Here's what you need to know about Amy Coney Barrett's Supreme Court confirmation hearings

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U.S. Judge Amy Coney Barrett, who has been nominated to the U.S. Supreme Court, on Capitol Hill in Washington, September 30, 2020.

Sarah Silbiger | Pool | Reuters

The confirmation hearings for Judge Amy Coney Barrett will kick off Monday despite criticism from Democrats about the event possibly being unsafe because of the Covid-19 pandemic.

The hearings before the Senate Judiciary Committee will begin at 9 a.m. ET and last though Thursday.

Committee Chairman Sen. Lindsey Graham, R-S.C., has said that he expects the committee to approve the 48-year-old judge by Oct. 22, giving Senate Majority Leader Mitch McConnell enough time to bring the nomination to the Senate floor before Election Day.

The confirmation battle, set in the middle of the contentious election contest between former Vice President Joe Biden and President Donald Trump, has so far lacked the theatrics of the last fight over a Supreme Court nominee.

But the consequences could prove dramatic, as Trump aims to solidify a 6-3 conservative majority on the country’s highest court. Barrett was nominated to replace Justice Ruth Bader Ginsburg, who served for nearly three decades on the Supreme Court and became its most senior liberal justice.

Barrett is expected to speak at the end of the day on Monday. In prepared remarks, the judge focuses on her family, introducing the Judiciary Committee to her seven children and her husband, Jesse.

She also praises Ginsburg and her judicial mentor, Justice Antonin Scalia, with whom she has said she shares a philosophy. Ginsburg and Scalia were close friends but ideological opposites.

Barrett will also express her view that courts should avoid making policy decisions and value judgments, which she will say “must be made by the political branches elected by and accountable to the people.”

“The public should not expect courts to do so, and courts should not try,” she will say.

Looming over the confirmation is Ginsburg’s final wish that she not be replaced until after the election, which Biden and his congressional allies have called on Republicans to heed. Barrett does not address Ginsburg’s dying statement in her prepared remarks, but does share kind words about the late justice.

“I have been nominated to fill Justice Ginsburg’s seat, but no one will ever take her place. I will be forever grateful for the path she marked and the life she led,” Barrett will say.

Pivotal issues

While Barrett’s confirmation to the bench would likely shift the law rightward on a host of high-profile issues, Democrats are expected to focus on Barrett’s past statements related to abortion and the Affordable Care Act.

Recently, Democrats criticized Barrett for failing to disclose her participation in a 2006 newspaper ad that called for overturning Roe v. Wade, the landmark abortion decision. Barrett, a devout Catholic, belonged to Notre Dame’s “Faculty for Life” anti-abortion group but has said that her personal views do not influence her interpretation of the law.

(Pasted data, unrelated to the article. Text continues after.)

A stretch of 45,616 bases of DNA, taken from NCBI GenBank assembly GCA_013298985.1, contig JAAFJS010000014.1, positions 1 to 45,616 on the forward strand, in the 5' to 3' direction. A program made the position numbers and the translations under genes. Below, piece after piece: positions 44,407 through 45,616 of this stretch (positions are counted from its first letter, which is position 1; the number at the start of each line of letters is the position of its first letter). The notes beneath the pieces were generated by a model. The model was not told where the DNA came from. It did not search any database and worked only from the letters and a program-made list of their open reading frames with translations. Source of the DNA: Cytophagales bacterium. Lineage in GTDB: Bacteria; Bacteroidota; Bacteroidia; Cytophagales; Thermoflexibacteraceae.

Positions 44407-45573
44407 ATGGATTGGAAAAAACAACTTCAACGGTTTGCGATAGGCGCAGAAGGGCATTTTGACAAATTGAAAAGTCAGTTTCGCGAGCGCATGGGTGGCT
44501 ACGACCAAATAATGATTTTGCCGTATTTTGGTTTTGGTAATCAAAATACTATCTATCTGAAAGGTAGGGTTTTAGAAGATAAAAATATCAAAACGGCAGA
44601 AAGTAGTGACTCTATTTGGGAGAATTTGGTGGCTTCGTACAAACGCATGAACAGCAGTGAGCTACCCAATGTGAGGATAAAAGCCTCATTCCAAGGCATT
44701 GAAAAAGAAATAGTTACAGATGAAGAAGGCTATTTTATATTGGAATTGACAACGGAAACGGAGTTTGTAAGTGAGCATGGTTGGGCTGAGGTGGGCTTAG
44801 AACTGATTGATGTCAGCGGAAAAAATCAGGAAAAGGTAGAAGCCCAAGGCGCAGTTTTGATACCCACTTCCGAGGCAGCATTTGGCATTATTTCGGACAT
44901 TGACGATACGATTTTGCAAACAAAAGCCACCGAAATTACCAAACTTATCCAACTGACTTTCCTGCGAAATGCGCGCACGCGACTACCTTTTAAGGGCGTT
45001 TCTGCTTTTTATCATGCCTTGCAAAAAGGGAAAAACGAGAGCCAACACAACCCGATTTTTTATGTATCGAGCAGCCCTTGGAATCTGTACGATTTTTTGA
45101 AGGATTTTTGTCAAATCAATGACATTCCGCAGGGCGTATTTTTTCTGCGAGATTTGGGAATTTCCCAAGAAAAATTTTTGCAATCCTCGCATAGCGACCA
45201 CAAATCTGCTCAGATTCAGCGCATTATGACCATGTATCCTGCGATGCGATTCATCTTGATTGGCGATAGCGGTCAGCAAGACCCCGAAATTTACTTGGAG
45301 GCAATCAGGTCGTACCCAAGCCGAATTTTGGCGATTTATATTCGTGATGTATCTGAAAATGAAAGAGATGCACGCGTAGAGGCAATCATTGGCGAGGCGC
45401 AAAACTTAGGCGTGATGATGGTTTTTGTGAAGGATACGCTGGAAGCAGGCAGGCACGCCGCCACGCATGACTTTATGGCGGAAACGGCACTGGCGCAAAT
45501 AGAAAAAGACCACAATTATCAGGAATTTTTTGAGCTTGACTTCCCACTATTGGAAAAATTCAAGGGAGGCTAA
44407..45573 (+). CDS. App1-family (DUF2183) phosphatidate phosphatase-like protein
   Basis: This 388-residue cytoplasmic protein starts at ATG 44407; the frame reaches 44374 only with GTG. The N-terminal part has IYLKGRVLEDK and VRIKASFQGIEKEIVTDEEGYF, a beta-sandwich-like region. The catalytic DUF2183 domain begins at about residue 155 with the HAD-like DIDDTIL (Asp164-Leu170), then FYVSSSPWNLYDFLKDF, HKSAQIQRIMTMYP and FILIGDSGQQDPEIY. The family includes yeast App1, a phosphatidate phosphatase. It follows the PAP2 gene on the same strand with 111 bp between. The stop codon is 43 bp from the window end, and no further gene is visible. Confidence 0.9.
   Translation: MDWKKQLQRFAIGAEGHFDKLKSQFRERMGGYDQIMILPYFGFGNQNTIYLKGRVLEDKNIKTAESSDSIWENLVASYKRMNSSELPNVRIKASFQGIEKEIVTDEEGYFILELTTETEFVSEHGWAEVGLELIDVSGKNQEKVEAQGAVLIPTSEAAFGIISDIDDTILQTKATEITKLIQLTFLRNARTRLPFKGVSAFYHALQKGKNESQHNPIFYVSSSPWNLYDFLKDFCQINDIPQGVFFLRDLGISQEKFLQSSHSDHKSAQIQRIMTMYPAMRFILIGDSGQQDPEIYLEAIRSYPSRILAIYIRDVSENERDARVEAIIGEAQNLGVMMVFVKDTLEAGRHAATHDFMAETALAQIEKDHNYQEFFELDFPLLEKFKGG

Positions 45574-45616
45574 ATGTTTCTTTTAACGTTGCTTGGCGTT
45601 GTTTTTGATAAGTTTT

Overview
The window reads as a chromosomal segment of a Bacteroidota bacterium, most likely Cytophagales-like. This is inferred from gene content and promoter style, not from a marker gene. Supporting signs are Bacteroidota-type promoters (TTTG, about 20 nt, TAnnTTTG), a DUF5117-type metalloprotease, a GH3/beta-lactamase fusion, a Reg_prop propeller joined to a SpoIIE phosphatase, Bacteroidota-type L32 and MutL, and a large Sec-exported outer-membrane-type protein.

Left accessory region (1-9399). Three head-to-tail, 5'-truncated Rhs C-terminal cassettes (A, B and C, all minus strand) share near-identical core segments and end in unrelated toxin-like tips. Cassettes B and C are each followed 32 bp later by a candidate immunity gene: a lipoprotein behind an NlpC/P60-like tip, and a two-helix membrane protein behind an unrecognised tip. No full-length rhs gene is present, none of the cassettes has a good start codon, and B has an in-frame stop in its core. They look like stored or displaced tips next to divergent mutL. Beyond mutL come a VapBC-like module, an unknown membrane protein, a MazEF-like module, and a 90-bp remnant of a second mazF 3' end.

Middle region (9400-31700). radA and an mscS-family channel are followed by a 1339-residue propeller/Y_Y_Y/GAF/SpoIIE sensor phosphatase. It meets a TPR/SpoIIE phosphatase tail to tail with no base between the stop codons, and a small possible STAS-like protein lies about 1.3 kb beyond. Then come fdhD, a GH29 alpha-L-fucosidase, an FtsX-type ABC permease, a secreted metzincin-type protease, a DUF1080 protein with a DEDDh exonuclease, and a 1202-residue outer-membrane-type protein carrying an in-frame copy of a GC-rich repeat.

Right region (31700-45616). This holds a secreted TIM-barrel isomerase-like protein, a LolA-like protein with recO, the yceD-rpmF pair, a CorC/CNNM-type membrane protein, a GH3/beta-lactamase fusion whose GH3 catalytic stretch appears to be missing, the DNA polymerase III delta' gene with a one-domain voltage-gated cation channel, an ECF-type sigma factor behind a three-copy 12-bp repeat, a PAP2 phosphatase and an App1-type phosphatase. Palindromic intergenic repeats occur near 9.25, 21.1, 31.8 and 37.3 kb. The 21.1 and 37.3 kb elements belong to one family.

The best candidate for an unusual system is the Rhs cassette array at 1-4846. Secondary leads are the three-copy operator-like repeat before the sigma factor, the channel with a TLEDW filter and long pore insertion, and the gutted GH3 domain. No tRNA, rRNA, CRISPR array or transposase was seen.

Democrats have also seized on Barrett’s 2017 comments in a book review criticizing Chief Justice John Roberts’ reasoning in a case that upheld the landmark health-care legislation. Barrett wrote that Roberts “pushed the Affordable Care Act beyond its plausible meaning to save the statute.”

The top court will again consider the constitutionality of the law this term.

Potential for drama

The questions from senators are scheduled for Tuesday and Wednesday. One senator who will be in the spotlight will be Sen. Kamala Harris, a deft questioner and the Democratic vice presidential nominee. Harris will be attending the hearings remotely, according to a spokesperson.

“By moving forward with Supreme Court confirmation hearings tomorrow — less than 2 weeks after members tested positive — Chairman Graham and Senate Republicans are endangering the lives of not just members and our staff, but the hardworking people who keep the Senate complex running,” Harris wrote in a post on Twitter on Sunday.

Regardless of what happens at the hearings, it’s expected that all 10 Democrats on the committee will oppose Barrett and that the 12 Republicans will support her. Barring surprises, Barrett is expected to be confirmed by the full Senate.

Republicans hold a 53-seat majority in the 100-person chamber, and only two Republicans, Maine Sen. Susan Collins and Alaska Sen. Lisa Murkowski, have expressed opposition to Barrett’s nomination.

One potential wrinkle that could emerge is the coronavirus.

The disease sickened two Republican members of the Judiciary Committee, Sens. Mike Lee of Utah and Thom Tillis of North Carolina, shortly after they attended Barrett’s White House nomination ceremony, which was held late last month. A third Republican senator, Sen. Ron Johnson of Wisconsin, tested positive shortly afterward.

While those senators are expected to recover in time to attend Barrett’s confirmation vote, if others come down with the virus later this month, it could imperil Republicans’ slim margin.

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